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03/06 - Pedro Carrasqueira

On the foundations of a theory of deliberative reason: A logical survey of the general principles of the theory of rational choices and coherent preferences

Last century witnessed a great development of the mathematical foundations of social sciences, due to the rapid growth of research in decision theory, game theory and social choice theory and to the astounding results obtained in those fields. Such studies seem to me to point towards a more general theory of rationality in practical contexts, and, in particular, to a mathematical theory of deliberative reason. Such a possibility, however, presupposes a (to the best of my knowledge) not yet systematically undertaken philosophical inquiry of the principles underlying those theories, --- one that would explore their pertinence to settings broader than those proper to the social sciences.

My exposition shall be divided in three parts.

In the first part I shall present the main concepts common to all those theories --- to wit, the notions of choicepreferencewelfare, norm and strategy --- and discuss in very broad strokes how they relate, with special attention to the relation between the more fundamental concepts of choice and preference. (I say they are more fundamental because they seem to me to be the ones that characterize, minimally, a deliberative setting.)

In the second part I shall briefly discuss what contributions (beyond the already well-known use of games in model theory) I believe such an enlargement of the field of application of those concepts would have to offer to logic in general, and to logic in practical contexts in particular.

In the third part I shall present a few questions about how already well-established logic, and modal logic in particular, could contribute to the understanding of those fundamental concepts of deliberative reason. I shall also present, if time allows it, some still very sketchy proposals of mine towards such a contribution.


Colloquium Logicae: Prof. Stefano Predelli

Meaning Without Truth

Stefano Predelli (da Universidade de Nottingham) apresentará as principais ideias e resultados de seu recente livro "Meaning Without Truth" (Oxford UP 2013). Trata-se de uma interessante tentativa de tratar de forma rigorosa e sistemática aspectos do significado que não são capturáveis na semântica verifuncional (estendendo de algumas formas relevantes a semântica de Kaplan em termos de caráter e conteúdo). Teremos também como comentadora Eleonora Orlando (da Universidad de Buenos Aires).

Três sessões. Sala Kurt Gödel, CLE-UNICAMP.
25 de maio (segunda-feira), 16h: Meaning Without Truth I
27 de maio (quarta-feira), 16h: Meaning Without Truth II
3 de junho (quarta-feira), 14h: Meaning Without Truth III


06/05 - Marco Ruffino

A Puzzle About Frege’s Singular Senses

In this paper I discuss what seems to be a puzzle for Frege’s notion of singular senses (i.e., the senses of singular terms) assuming the interpretation that, for him, every singular term is reducible to (or express the same sense as) some definite description. Singular senses are supposed to be complete (or saturated), but they are composed of the incomplete (unsaturated) senses of the concept-words of the descriptions. I ask how the definite article (or what it expresses) “transforms” an unsaturated sense into a saturated one, and review some attempted explanations in the literature. I argue that none of them is compatible with Frege’s broader views in semantics. Next I discuss one alternative that Frege himself endorses (the definite article indicating an attitude on the speaker’s part). This alternative, I argue, is also incompatible with his semantics. I conclude that Frege has no coherent view on singular senses.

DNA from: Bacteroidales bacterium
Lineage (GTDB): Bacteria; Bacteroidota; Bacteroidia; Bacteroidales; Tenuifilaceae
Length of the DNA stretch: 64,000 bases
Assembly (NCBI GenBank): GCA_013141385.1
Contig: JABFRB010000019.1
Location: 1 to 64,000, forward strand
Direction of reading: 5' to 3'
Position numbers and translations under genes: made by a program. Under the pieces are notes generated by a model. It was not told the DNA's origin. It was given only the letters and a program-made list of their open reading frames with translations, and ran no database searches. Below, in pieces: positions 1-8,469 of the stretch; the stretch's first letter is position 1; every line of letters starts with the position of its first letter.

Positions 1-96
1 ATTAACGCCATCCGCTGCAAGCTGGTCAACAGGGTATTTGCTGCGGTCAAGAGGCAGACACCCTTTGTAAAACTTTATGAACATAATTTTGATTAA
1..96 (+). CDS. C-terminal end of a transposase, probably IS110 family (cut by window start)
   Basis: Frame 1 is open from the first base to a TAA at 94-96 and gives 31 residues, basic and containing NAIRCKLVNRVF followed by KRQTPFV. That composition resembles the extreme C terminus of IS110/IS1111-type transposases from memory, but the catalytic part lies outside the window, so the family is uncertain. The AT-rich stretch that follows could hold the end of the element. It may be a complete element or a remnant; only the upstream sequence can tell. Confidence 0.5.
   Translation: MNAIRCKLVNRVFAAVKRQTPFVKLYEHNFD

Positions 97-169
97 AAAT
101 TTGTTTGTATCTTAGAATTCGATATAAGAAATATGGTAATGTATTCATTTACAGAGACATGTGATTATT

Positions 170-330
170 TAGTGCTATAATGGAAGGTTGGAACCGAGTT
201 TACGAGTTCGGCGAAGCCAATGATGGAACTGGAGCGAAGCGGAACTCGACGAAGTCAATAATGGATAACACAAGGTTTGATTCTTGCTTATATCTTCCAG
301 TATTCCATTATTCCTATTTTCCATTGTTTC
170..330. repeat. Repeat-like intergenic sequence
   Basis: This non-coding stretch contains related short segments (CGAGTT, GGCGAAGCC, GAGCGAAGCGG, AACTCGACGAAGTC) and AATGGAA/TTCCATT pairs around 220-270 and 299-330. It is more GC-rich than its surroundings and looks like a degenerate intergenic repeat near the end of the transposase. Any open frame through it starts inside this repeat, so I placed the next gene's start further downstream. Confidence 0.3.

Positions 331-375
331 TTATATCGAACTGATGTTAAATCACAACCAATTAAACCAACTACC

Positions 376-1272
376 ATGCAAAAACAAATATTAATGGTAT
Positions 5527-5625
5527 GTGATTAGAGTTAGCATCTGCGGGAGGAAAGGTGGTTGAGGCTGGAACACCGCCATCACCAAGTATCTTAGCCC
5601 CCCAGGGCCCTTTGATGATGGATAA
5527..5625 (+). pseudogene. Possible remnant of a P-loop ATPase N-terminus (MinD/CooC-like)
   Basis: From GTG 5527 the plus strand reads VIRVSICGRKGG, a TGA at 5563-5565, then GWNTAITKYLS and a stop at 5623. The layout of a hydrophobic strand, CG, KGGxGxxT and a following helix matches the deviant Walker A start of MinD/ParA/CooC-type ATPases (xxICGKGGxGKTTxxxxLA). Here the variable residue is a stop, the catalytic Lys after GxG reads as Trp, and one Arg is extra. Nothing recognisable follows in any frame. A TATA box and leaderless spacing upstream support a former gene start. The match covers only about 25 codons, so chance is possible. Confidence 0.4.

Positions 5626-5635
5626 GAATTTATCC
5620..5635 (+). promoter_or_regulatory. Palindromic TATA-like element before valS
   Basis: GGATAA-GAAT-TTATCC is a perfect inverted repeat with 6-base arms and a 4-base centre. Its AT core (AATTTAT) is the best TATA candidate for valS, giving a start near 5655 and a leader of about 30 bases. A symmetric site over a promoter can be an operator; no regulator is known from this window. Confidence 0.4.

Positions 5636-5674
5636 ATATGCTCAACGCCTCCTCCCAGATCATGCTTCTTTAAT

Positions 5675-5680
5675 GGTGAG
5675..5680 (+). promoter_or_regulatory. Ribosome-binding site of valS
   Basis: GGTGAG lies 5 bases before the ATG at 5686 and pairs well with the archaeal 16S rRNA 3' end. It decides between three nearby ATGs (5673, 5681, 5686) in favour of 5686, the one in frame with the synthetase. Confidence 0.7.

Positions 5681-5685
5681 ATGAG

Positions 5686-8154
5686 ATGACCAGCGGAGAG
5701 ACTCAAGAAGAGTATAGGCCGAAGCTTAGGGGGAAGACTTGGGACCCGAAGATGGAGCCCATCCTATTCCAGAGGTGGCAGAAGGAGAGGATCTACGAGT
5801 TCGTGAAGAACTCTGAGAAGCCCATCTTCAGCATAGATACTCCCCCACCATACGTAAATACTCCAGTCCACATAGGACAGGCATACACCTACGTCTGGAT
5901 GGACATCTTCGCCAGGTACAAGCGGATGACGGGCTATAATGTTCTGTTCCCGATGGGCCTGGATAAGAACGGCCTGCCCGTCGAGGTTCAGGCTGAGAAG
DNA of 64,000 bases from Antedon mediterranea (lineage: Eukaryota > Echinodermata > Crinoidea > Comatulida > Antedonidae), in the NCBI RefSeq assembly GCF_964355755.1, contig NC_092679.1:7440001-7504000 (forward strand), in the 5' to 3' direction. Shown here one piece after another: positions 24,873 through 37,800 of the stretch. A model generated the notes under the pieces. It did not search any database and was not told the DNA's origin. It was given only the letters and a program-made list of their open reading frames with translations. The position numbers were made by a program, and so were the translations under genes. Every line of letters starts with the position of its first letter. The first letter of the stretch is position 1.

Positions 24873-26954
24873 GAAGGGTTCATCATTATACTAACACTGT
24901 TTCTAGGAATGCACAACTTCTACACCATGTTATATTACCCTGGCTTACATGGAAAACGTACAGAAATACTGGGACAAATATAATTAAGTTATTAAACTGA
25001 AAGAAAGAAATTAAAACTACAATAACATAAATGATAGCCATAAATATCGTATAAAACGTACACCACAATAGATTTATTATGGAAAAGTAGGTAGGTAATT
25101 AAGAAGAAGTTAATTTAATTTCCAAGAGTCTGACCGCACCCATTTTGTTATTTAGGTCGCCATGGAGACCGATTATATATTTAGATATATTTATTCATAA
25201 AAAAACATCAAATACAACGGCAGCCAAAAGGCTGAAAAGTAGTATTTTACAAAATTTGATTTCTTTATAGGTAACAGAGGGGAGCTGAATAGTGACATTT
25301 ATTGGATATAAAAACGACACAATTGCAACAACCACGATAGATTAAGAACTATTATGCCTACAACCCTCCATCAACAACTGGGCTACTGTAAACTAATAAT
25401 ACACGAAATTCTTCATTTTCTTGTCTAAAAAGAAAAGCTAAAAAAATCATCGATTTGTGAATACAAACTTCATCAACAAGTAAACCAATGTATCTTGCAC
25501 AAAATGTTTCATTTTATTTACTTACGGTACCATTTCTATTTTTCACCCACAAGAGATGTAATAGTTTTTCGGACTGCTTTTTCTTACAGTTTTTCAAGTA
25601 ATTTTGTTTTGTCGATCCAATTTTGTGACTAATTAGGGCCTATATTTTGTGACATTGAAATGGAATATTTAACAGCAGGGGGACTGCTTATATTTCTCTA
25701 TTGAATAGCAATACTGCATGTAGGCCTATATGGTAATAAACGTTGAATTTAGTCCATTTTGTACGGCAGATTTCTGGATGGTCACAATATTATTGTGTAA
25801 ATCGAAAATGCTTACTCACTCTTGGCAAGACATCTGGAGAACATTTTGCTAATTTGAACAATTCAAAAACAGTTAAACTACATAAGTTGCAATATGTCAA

Colloquium Logicae: Prof. Dr. Wolfgang Lenzen

"Leibniz Logic" on Wednesday April 15th, 16:30, Gödel Room at CLE- UNICAMP

"A Survey on Epistemic Logic" on Thursday 16th, 14:00, Gödel Room at CLE- UNICAMP

Biography and eulogy: Prof. Wolfgang Lenzen (in German)

Department of Philosophy, Universität Osnabrück, Germany


25/03 - Lucas Rosenblatt (Colloquium Logicae)

Capturing Naive Validity in the Strict-Tolerant Approach

Rejecting the structural rule of Cut has been recently proposed as a strategy to avoid both the usual semantic paradoxes and the so-called Validity Paradox. In this paper we consider if a theory that rejects Cut is capable of accurately representing its own notion of validity. We claim that the standard rules governing a naive validity predicate are too weak for this purpose and we show that although it is possible to strengthen these rules, the most obvious way of doing so brings with it a serious problem: an internalized version of Cut can be proved. We also evaluate a number of possible ways of escaping this difficulty.